Odessey and Oracle
Legend has it that the engineers employed at Abbey Road Studios were relieved. It was May of 1967, and The Beatles had just finished recording Sgt. Pepper's Lonely Hearts Club Band. While the results were certainly worth the effort, Sgt. Pepper's had been an exhaustive experience, and the engineers were looking forward to a return to more traditional methods of recording. They'd just started dismantling the modified tape machine, when The Zombies walked in, asked them what they were doing, and told them to stop immediately. So much for a return to tradition, it would seem.
And three cheers for that. Lined with harmonies and layers, the sound of this album is full, lush, and always absorbing, without ever feeling cluttered. It's easy to keep piling on more; Be Here Now had as many as fifty guitar parts on every song. The trick is knowing how much is just right, and how to mix it. The Zombies were great at both.
The album opens with "Care of Cell 44," which, I can reveal, is the inspiration for my Blogger ID, CC44. Whenever I'm pressured to name my favourite song, I turn to "Care of Cell 44." It has a big, ebullant, brilliantly happy chorus. It's impossible to have a bad day when you listen to it. Colin Blumstone's voice is charming, and the arrangements are constantly shifting in subtle, dynamic ways. It's the perfect pop song, which means it's the perfect song.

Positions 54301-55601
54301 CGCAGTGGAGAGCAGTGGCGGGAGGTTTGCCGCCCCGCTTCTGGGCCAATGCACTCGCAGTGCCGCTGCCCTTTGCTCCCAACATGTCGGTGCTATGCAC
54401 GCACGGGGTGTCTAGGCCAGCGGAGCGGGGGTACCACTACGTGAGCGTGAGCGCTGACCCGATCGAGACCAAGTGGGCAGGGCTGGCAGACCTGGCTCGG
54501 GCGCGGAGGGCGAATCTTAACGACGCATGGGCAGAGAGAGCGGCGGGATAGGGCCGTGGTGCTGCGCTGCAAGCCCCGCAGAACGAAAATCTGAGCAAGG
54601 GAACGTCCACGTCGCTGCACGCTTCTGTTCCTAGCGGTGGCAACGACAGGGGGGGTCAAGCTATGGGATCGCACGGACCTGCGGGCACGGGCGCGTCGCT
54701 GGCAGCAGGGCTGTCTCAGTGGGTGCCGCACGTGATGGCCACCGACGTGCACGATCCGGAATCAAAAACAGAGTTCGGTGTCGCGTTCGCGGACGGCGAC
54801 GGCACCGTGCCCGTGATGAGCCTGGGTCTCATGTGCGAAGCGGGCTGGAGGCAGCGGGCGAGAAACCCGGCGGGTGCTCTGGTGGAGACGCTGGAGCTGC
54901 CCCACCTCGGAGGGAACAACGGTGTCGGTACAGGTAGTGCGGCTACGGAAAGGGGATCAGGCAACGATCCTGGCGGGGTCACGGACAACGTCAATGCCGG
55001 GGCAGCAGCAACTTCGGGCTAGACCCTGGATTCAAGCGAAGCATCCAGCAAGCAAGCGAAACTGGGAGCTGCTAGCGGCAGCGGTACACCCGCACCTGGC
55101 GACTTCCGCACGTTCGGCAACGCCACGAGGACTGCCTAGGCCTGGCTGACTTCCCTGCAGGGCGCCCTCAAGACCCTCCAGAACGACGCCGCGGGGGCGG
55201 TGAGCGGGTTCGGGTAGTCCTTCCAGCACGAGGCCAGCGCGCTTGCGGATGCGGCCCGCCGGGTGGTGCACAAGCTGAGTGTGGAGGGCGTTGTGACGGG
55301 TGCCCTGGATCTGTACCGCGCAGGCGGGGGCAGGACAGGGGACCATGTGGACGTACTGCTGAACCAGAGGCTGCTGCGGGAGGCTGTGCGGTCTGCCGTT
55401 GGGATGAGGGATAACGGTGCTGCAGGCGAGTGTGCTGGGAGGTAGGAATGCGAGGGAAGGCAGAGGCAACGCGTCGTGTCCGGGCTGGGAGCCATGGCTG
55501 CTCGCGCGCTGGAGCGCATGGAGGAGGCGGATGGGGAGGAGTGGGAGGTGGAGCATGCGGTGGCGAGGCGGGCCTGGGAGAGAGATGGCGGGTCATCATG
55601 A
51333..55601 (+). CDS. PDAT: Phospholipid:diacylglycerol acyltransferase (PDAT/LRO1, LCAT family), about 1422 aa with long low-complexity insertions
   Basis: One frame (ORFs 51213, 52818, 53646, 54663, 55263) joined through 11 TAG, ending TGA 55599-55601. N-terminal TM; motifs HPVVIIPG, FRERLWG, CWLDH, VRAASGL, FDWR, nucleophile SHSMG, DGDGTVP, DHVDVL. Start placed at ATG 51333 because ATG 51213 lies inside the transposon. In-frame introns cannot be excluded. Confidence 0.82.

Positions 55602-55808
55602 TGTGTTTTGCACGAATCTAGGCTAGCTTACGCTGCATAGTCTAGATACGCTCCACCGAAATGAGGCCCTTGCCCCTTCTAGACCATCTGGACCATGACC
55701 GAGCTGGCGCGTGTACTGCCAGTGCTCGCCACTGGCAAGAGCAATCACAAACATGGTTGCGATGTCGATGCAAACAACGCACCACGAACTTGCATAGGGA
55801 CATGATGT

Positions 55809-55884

"A Rose For Emily" is probably the most beautiful piece of art directly inspired by Faulkner, though I can't say that for certain. A simple, repeating piano figure backs Blumstone's lead vocal, which is unaccompanied until the choruses, which feature ample backing harmonies. One of the things I love most about this album is the emphasis it places on the lead vocal, never featuring dual-leads or harmonies on the lead. The melody is the melody, and what melodies these are. "Maybe After He's Gone," has a sing-along chorus and windy but complimentary verses. "Brief Candles" has another brilliant, brilliant chorus; they make these things seem easy.
"I Want Her She Wants Me" is the single happiest love song you'll ever hear. I mean it. It's happy, it delights in that first rush of love, but it's never, ever schmaltzy, even by today's standards. The album closes with "Time of the Season," a song I appreciate more as I get older. I used to think it was boring. How little did I know? The harmonies are astonishing. The "Clap, AHHH" hook is brilliant. The bass sound is simple and perfect. The reverb on the vocals is absolutely fantastic.
There is nothing wrong with this album. I usually mean that as an insult, as it is usually evidence that an album didn't try anything new, that the artists didn't branch out. That's not the case here. New things were tried. New things were brilliantly executed. And it holds up better than anything. My favourite album? It might be. It really might.